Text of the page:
but different labels, the results will depend on the ordering of the
training data.

https://en.wikipedia.org/wiki/K-nearest_neighbor_algorithm
"""

def __init__(self, n_neighbors=5,
weights='uniform', algorithm='auto', leaf_size=30,
p=2, metric='minkowski', metric_params=None, n_jobs=1,
**kwargs):

self._init_params(n_neighbors=n_neighbors,
algorithm=algorithm,
leaf_size=leaf_size, metric=metric, p=p,
metric_params=metric_params, n_jobs=n_jobs, **kwargs)
self.weights = _check_weights(weights)

[docs]    def predict(self, X):
"""Predict the class labels for the provided data

Parameters
----------
X : array-like, shape (n_query, n_features), \
or (n_query, n_indexed) if metric == 'precomputed'
Test samples.

Returns
-------
y : array of shape [n_samples] or [n_samples, n_outputs]
Class labels for each data sample.
"""
X = check_array(X, accept_sparse='csr')

neigh_dist, neigh_ind = self.kneighbors(X)

classes_ = self.classes_
_y = self._y
if not self.outputs_2d_:
_y = self._y.reshape((-1, 1))
classes_ = [self.classes_]

n_outputs = len(classes_)
n_samples = X.shape
weights = _get_weights(neigh_dist, self.weights)

y_pred = np.empty((n_samples, n_outputs), dtype=classes_.dtype)
for k, classes_k in enumerate(classes_):
if weights is None:
mode, _ = stats.mode(_y[neigh_ind, k], axis=1)
else:
mode, _ = weighted_mode(_y[neigh_ind, k], weights, axis=1)

mode = np.asarray(mode.ravel(), dtype=np.intp)
y_pred[:, k] = classes_k.take(mode)

if not self.outputs_2d_:
y_pred = y_pred.ravel()

return y_pred

[docs]    def predict_proba(self, X):
"""Return probability estimates for the test data X.

Parameters
----------
X : array-like, shape (n_query, n_features), \
or (n_query, n_indexed) if metric == 'precomputed'
Test samples.

Returns
-------
p : array of shape = [n_samples, n_classes], or a list of n_outputs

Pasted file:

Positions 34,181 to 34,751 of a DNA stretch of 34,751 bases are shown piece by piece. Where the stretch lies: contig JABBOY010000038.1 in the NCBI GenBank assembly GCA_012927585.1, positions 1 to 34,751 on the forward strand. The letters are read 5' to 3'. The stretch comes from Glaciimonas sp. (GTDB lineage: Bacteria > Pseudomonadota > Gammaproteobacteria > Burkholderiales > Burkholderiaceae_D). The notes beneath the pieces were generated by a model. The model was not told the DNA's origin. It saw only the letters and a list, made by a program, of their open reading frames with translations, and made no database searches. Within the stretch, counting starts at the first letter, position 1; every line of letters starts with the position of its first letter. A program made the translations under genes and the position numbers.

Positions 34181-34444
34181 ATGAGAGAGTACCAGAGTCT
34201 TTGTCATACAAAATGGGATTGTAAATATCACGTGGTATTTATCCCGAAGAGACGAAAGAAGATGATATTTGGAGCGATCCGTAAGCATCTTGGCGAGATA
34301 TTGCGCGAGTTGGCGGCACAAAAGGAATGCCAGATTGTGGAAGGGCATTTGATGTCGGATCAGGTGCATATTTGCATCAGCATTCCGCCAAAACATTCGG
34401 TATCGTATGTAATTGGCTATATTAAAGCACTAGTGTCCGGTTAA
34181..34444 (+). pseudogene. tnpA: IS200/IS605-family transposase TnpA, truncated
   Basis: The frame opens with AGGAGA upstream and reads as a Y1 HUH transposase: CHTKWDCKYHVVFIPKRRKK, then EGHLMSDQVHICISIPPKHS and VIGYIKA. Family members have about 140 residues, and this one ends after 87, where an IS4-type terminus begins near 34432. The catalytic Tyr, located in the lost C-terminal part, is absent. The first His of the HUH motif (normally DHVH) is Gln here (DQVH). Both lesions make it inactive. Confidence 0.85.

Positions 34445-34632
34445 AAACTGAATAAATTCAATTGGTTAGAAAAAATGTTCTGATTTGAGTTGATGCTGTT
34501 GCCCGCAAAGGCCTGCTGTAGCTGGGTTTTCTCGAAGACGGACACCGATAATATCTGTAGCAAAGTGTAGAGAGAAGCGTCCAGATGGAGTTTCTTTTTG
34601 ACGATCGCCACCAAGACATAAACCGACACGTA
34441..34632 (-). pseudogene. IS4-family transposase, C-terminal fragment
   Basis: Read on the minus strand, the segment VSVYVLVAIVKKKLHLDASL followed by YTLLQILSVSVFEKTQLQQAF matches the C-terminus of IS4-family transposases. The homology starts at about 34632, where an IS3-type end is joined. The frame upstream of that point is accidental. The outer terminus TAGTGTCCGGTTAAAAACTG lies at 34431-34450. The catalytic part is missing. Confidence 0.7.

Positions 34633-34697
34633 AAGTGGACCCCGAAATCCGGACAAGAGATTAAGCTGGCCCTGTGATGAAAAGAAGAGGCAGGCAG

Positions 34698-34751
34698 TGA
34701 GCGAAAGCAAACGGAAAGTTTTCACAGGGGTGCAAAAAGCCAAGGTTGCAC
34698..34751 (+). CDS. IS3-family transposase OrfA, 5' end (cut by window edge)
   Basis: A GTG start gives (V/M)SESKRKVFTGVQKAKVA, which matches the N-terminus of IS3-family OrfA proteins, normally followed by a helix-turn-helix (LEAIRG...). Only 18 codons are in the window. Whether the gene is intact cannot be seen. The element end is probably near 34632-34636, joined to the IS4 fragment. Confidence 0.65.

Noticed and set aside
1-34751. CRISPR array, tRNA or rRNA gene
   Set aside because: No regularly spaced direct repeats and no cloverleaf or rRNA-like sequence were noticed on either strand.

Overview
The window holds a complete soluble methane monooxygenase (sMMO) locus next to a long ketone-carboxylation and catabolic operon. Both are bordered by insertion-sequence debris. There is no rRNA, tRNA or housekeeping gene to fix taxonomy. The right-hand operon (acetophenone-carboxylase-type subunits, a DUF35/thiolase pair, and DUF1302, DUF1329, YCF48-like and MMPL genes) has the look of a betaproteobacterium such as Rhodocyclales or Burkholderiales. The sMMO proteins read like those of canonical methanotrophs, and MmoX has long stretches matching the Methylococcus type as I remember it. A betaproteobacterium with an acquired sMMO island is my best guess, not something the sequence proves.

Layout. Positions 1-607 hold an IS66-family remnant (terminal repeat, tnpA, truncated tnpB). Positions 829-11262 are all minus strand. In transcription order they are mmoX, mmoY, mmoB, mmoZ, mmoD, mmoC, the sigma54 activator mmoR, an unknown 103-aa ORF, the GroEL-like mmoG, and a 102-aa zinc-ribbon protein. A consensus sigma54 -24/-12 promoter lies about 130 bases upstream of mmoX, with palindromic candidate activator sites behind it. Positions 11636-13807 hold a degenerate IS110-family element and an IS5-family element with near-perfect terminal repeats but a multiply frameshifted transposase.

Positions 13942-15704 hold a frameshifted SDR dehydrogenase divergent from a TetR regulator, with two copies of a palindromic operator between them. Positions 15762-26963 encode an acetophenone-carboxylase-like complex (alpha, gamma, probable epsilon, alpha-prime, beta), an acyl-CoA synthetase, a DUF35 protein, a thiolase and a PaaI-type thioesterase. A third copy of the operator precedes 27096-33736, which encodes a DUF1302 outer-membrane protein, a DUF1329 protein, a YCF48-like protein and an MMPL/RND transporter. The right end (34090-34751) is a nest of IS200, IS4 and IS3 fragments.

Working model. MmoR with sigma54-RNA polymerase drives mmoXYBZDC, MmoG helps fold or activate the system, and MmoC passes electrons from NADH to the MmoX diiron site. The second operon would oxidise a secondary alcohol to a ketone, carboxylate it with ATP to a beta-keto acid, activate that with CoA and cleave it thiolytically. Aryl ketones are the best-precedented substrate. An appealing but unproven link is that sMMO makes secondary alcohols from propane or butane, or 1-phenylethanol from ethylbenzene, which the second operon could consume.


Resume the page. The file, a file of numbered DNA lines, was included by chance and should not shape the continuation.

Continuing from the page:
of such arrays if n_outputs > 1.
The class probabilities of the input samples. Classes are ordered
by lexicographic order.
"""
X = check_array(X, accept_sparse='csr')

neigh_dist, neigh_ind = self.kneighbors(X)

classes_ = self.classes_
_y = self._y
if not self.outputs_2d_:
_y = self._y.reshape((-1, 1))
classes_ = [self.classes_]

n_samples = X.shape

weights = _get_weights(neigh_dist, self.weights)
if weights is None:
weights = np.ones_like(neigh_ind)

all_rows = np.arange(X.shape)
probabilities = []
for k, classes_k in enumerate(classes_):
pred_labels = _y[:, k][neigh_ind]
proba_k = np.zeros((n_samples, classes_k.size))

# a simple ':' index doesn't work right
for i, idx in enumerate(pred_labels.T):  # loop is O(n_neighbors)
proba_k[all_rows, idx] += weights[:, i]

# normalize 'votes' into real [0,1] probabilities
normalizer = proba_k.sum(axis=1)[:, np.newaxis]
normalizer[normalizer == 0.0] = 1.0
proba_k /= normalizer

probabilities.append(proba_k)

if not self.outputs_2d_:
probabilities = probabilities

return probabilities

SupervisedIntegerMixin, ClassifierMixin):
"""Classifier implementing a vote among neighbors within a given radius

Read more in the :ref:User Guide <classification>.

Parameters
----------
radius : float, optional (default = 1.0)
Range of parameter space to use by default for :meth:radius_neighbors
queries.

weights : str or callable
weight function used in prediction.  Possible values:

- 'uniform' : uniform weights.  All points in each neighborhood
are weighted equally.
- 'distance' : weight points by the inverse of their distance.
in this case, closer neighbors of a query point will have a
greater influence than neighbors which are further away.
- [callable] : a user-defined function which accepts an
array of distances, and returns an array of the same shape
containing the weights.

Uniform weights are used by default.